The Journal as a Journey into Mystery - There are as many ways to keep a nature journal as there are people who keep them. Some fill their journals with sketches, watercolors and diagrams of the ...
Friday, October 29, 2010
For instance, when I brought home Morgan, our 185 pound English mastiff and the dog of a lifetime, I spent at least a week fending off a sinking feeling that I had ruined my life (and this dog's), and that it would never, ever work out! It did--Morgan eventually joined me in my therapy practice, working with me and with my trauma-survivor clients on a daily basis. She was enormous, she slobbered, but she could sense a painful emotion a mile away, and loved nothing better than to rest her head on someone's knee and look up at them with the big, sincere gaze of a mastiff, telling them without words that she would never have treated them that way.
Of course, there is a difference between a dog, a living, breathing animal who can give and receive love, and stuff. I have a long and bitter history around buying stuff--I don't like to.
So ubiquitous has been the experience of buyer's remorse that I have learned to question closely every craving I have, every keen desire for yet another Thing. Shoes, cars, books, computers, houseplants and appliances... whatever the Thing is that I'm contemplating bringing into my world, I stare at the decision for as long as I can, fending off purchases as long as possible.
I ask myself, endlessly, "If you get this nifty new Thing, six months from now, will your life be any better? When the money is spent and the novelty has worn off, will this actually make you any happier?"
For me, at least, when I'm honest with myself the answer almost always turns out to be "no." And then I'm left holding my remorse. (And maybe a big bill.)
We Americans love our cars. And I admit it--I drive mine until they are unreliable hulks, real beaters, and when I get one that I can be pretty sure won't break down and strand me on the side of the road--maybe even one that has AC can actually cools the car--I like it. I like riding around in a new car as much as the next person.
At least, on the day I bring it home.
But six weeks later, stuck in traffic or driving home after working late? My satisfaction in life is no higher with the new car than it was with the old beater. (Though admittedly higher than it would be stuck at the side of the road.)
It's that way with almost everything: new outfits, faster computers, even (though I'm ashamed to admit it) the new book purchases I convince myself I can't live without. Six months later, I might as well have tossed my money in a well for all the satisfaction it has given me. And I'd very much better have saved it, or given it away.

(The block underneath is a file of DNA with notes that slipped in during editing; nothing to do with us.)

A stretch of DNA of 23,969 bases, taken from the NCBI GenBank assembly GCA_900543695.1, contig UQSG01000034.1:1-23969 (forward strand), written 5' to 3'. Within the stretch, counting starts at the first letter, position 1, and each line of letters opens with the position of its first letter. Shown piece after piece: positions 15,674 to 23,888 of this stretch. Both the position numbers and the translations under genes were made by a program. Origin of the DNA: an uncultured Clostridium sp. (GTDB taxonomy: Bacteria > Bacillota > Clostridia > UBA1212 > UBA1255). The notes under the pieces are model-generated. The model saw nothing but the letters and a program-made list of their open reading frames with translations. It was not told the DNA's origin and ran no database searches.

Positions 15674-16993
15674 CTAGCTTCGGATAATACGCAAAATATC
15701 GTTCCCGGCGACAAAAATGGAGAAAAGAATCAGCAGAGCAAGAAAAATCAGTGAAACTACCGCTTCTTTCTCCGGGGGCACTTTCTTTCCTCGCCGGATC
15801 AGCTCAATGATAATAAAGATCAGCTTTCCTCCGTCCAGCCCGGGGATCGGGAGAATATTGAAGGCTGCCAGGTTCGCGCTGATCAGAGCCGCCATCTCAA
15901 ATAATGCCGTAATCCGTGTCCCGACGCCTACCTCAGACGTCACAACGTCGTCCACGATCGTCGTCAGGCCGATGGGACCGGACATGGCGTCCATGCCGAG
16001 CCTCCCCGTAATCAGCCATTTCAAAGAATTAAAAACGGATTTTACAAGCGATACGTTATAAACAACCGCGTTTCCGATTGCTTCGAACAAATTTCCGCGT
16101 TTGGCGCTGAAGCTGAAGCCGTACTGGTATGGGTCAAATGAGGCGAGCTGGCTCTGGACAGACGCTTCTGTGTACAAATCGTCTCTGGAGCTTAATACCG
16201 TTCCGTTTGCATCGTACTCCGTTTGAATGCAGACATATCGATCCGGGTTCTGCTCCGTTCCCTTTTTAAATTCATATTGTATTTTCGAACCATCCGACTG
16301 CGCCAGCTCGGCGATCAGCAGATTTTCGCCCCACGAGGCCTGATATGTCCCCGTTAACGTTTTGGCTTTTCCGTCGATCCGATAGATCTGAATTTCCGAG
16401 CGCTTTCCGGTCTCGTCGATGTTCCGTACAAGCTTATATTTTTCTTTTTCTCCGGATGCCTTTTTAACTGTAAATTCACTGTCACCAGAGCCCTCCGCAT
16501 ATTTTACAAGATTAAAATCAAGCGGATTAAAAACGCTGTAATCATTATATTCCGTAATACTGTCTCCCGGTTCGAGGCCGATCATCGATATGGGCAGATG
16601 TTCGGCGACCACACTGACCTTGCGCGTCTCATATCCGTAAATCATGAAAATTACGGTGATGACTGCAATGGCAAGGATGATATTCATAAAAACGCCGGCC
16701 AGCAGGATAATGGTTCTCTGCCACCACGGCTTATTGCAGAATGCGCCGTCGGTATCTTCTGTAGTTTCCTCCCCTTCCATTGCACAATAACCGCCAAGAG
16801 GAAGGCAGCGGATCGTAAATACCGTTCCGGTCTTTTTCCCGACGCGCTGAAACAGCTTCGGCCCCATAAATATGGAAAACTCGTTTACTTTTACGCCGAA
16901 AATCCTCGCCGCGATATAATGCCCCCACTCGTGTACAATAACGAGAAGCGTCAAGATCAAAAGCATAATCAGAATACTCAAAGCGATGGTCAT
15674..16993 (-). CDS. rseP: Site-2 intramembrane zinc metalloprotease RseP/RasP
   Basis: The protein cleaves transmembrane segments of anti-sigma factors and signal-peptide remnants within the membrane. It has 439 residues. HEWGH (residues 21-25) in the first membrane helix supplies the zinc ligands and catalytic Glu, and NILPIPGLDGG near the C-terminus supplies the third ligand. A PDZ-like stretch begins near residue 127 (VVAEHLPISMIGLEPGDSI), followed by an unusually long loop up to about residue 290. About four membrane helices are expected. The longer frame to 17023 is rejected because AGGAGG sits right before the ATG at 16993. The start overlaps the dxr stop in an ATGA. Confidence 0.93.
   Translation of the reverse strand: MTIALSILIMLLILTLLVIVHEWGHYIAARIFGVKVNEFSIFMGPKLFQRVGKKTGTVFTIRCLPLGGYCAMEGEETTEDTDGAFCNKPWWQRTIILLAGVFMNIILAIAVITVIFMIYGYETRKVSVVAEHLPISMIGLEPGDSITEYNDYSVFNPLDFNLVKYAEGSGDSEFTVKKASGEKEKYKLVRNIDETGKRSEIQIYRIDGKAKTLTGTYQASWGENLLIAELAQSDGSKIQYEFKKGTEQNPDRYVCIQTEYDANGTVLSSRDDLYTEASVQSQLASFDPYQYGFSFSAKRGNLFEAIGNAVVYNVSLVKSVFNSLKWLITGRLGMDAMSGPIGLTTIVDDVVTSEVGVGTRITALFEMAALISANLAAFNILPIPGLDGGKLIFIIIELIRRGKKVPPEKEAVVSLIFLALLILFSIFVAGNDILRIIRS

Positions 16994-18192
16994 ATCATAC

Stuff doesn't make me very happy, at least, not for very long.
I asked myself these same questions when we were looking at buying our house two years ago. I asked myself if it would really make any difference to me, say, on a day when I was home with the flu, or came home late and weary... if on a steamy August afternoon or a frozen November morning, it would actually make the least difference to how I feel to be alive, knowing that there were woods behind the house, or that it was built in the mid 19th century, or had a garden outside.
I worried I might find it did not.
I was wrong.
I love living in the country. I love my commute, past the small town beach where I swim in the summers, under the red pines that stride in even rows back to the chaotic jumble of the real woods. I love hearing geese honking overhead as I pin my laundry onto the clothesline each week. I love my multi-layered view from the dining room window: phosphorescent-green lettuce growing on the windowsill flaming against the deep rose color of an autumn shrub just outside, hemlock tree jutting upwards in the middle distance, and behind it, down the hill, the vehemence of blazing oak and maple leaves catching the last of the afternoon sun.
I love my sloping ceilings; I love the deep blackness of the sky overhead at night, and the stars that are farther and cooler than they seem in the city. I love watching "my" oaks reemerge from the cluttered foreground of swamp maples and poplars as the lesser trees shed their leaves, and I love having the ability to plant and love and care for seedling trees of my own.